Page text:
“Global Account Administrator” is the positional parameter, and the other two parameters have keys (--to-user and --of-idp).

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Step 10: Understand the context you've targeted

Your first login takes you into the global account whose subdomain you’ve entered at login. Now, all commands are executed on global account level, unless you specify a different context. Remember you can manage the global account and its directories and subaccounts with the btp CLI. So if you want to change the context in which commands are executed to a directory or a subaccount, you can do so using the target command:

btp target --subaccount <subaccount ID>


btp target --directory <directory ID>

The targeting mechanism works according to the hierarchy of entities in the global account:

  • After initial login, the global account is targeted.

  • If a subaccount or directory is targeted and you run a command that only works on a higher level, the command will be executed in the parent directory or global account of the current target. For example, create accounts/subaccount creates a subaccount in the global account, even if a subaccount or directory is targeted.

  • If a subaccount or directory is targeted, you can execute commands in its parent directory or global account by adding parameters -dir or -ga without a value. For example, if a subaccount is targeted, btp list security/user lists the users of that subaccount. To list the users of the parent directory or global account, use: btp list security/user -dir or btp list security/user -ga.

To find out your current target, use btp --info.

To set the target back to the global account, use btp target -ga.

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Step 11: Enable command autocompletion

We recommend to enable command autocompletion so you won’t have to remember or keep looking up individual commands. Command autocompletion saves you keystrokes when entering command actions, group-object combinations, and their parameters. Autocompletion is supported for Bash, PowerShell, and Zsh.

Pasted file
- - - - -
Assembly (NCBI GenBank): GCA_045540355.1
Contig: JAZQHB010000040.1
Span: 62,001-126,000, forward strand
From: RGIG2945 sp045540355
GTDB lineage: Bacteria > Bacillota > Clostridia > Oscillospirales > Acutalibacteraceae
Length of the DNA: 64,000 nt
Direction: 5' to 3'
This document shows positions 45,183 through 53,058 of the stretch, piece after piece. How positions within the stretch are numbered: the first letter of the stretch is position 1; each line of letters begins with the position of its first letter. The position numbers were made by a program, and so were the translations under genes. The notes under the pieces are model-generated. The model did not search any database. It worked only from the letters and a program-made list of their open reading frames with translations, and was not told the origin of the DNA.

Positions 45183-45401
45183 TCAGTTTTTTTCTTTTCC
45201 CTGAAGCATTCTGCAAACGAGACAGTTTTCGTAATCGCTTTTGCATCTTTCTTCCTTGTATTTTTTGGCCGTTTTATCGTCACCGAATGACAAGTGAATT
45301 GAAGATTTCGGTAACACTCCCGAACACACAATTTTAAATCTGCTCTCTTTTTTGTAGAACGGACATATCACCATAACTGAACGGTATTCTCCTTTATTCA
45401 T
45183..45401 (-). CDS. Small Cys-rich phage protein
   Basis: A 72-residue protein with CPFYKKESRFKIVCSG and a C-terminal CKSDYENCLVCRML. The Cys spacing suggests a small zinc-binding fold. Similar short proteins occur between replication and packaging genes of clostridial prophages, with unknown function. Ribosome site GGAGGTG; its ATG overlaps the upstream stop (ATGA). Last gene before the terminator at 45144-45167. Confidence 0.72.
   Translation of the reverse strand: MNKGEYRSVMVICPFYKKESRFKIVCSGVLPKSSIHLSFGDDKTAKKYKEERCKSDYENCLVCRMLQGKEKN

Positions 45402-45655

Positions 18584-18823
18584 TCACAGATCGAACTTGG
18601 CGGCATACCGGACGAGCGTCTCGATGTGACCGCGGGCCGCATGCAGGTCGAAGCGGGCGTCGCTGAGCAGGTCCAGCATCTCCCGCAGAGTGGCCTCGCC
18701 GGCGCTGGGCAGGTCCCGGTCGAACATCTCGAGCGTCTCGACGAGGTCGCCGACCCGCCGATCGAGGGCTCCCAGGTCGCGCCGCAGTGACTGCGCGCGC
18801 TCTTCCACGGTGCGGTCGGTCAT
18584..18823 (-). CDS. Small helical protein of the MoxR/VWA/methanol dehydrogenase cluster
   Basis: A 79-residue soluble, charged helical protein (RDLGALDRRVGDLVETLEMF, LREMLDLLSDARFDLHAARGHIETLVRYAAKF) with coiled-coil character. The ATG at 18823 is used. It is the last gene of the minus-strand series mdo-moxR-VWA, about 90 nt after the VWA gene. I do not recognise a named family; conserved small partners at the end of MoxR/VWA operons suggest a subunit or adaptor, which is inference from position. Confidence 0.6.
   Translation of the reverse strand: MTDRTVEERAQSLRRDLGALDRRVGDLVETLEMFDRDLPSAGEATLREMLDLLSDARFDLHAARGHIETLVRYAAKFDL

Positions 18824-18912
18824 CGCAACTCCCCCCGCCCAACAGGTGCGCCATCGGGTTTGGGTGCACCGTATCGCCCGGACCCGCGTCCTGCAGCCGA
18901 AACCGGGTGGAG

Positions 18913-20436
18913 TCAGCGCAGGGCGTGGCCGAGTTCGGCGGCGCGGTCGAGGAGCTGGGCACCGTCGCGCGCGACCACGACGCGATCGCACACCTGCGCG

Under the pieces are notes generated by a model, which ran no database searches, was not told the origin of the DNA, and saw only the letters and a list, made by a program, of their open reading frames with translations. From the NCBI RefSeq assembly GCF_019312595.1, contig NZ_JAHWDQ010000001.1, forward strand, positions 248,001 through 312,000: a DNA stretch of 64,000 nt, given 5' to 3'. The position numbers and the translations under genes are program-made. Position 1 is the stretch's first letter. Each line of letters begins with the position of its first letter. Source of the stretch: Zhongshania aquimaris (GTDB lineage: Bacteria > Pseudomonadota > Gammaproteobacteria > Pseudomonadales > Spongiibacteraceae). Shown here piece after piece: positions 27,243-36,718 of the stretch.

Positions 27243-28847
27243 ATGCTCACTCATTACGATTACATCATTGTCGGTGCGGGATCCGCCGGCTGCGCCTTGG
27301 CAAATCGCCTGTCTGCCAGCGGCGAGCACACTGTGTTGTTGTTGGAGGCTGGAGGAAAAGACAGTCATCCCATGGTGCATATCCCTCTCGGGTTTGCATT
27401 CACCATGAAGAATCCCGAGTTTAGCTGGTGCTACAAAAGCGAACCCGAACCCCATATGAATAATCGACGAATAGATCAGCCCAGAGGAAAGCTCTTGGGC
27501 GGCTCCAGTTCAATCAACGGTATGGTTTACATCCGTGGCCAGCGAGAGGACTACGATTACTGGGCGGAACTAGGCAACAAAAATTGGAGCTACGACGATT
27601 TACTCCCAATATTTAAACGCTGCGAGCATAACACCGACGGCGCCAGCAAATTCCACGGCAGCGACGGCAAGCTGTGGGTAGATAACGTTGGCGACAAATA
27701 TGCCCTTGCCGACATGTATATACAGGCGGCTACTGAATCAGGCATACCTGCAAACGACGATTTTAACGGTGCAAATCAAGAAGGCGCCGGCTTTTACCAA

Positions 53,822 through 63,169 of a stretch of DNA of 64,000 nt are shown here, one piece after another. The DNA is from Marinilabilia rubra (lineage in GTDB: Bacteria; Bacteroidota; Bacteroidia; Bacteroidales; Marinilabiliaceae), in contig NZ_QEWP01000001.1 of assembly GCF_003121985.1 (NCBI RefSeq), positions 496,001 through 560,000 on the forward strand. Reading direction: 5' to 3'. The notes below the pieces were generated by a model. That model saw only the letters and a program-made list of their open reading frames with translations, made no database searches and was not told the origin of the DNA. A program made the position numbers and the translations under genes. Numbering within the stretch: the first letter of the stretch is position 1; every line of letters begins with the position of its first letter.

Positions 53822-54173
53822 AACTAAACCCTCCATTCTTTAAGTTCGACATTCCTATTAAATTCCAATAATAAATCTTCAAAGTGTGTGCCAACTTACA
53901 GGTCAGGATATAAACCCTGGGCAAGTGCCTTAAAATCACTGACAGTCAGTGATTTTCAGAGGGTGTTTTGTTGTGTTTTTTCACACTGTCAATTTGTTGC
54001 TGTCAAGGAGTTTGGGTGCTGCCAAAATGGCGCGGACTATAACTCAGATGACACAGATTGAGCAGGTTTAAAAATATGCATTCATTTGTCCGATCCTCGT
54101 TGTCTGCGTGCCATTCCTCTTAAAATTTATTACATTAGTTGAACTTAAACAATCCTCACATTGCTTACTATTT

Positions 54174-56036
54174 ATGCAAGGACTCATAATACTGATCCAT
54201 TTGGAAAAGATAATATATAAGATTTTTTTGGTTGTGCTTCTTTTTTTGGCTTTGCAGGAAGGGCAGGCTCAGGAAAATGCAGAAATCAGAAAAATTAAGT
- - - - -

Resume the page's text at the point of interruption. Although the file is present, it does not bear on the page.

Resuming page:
btp enable autocomplete <shell>

Enter a partial command action, group-object combination, or parameter, and then press the Tab key. The command line either automatically completes your command or, when there’s more than one option available, it displays a list of suggested command actions/options/parameters. When a suggestion list is displayed, use the Tab or arrow keys to move through the list and press Enter to make a selection.

When you enable command autocompletion, a script containing all the autocomplete commands is downloaded and installed in your file system. Additionally, the RC file of your shell is modified so the script is called at startup.

The autocompletion option remains enabled in future sessions in your current client, until you disable it. To disable command autocompletion and uninstall the autocomplete script, run disable autocomplete <shell>.

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Step 12: Try it out and get more information

Here are a few simple examples of commands on global account level that you can try out:

Task Command
List subaccounts btp list accounts/subaccount
Get details of the global accounts btp get accounts/global-account
List role collections btp list security/role-collection

Or go through the documentation to learn more:

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Next Steps